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Title: Defining relationships between geometry and behavior of bistable composite laminates
Bistability is exhibited by an object when it can be resting in two stable equilibrium states. Certain composite laminates exhibit bistability by having two stable curvatures of opposite sign with the two axes of curvature perpendicular to each other. These laminates can be actuated from one state to the other. The actuation from the original post-cure shape to the second shape is called as ‘snap-through’ and the reverse actuation is called as ‘snap-back’. This phenomenon can be used in applications for morphing structures, energy harvesting, and other applications where there is a conflicting requirement of a structure that is load-carrying, light, and shape-adaptable. MW Hyer first reported this phenomenon in his paper in 1981. He found that thin unsymmetric laminates do not behave according to the predictions of the Classical Lamination Theory (CLT). The CLT is a linear theory and predicts the post-cure shape of thin unsymmetric laminates to be a saddle. MW Hyer developed a non-linear method called the “Extended Classical Lamination Theory” which accurately predicted the laminate to have two cylindrical shapes. Since then, a number of researchers have tried to identify the key parameters affecting the behavior of such laminates. Geometric parameters such as stacking sequence, fibre more » orientation, cure cycle, boundary conditions, and force of actuation, have all been studied. The objective of this research is to define a relation between the length, width and thickness of square and rectangular laminates required to achieve bistability. Using these relations, a 36 in × 36 in bistable laminate is fabricated with a thickness of 30 CFRP layers. Also, it is proved that a laminate does not lose bistability with an increase in aspect ratio, as long as both sides of the rectangular laminate are above a certain ‘critical length’. A bistable laminate with dimensions of 2 in × 50 in is fabricated. Further, for laminates that are bistable, it is necessary to be able to predict the curvature and force required for actuation. Therefore, a method is developed which allows us to predict the curvature of both stable shapes, as well as the force of actuation of laminates for which the thickness and dimensions are known. Finite Element Analysis is used to carry out the numerical calculations, which are validated by fabricating laminates. The curvature of these laminates is measured using a profilometer and the force of actuation is recorded using a universal test set-up. « less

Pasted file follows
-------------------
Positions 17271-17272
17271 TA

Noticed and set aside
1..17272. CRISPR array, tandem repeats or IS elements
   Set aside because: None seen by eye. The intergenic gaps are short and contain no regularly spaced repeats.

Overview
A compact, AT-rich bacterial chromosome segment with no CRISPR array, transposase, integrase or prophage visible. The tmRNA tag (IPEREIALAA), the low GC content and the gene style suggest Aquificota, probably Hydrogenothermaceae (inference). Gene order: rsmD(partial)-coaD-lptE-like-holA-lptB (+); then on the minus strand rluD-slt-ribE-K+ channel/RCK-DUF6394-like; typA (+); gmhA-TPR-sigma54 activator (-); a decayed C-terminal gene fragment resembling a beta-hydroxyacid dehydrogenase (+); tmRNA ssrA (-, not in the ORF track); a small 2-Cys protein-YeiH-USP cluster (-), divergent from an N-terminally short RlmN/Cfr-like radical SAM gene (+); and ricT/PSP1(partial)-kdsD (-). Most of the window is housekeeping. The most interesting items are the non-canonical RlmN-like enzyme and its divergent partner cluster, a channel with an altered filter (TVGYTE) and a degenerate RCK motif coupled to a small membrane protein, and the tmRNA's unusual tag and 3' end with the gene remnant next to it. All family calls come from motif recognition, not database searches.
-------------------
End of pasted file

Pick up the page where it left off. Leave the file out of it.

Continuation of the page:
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Journal of Composite Materials
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National Science Foundation
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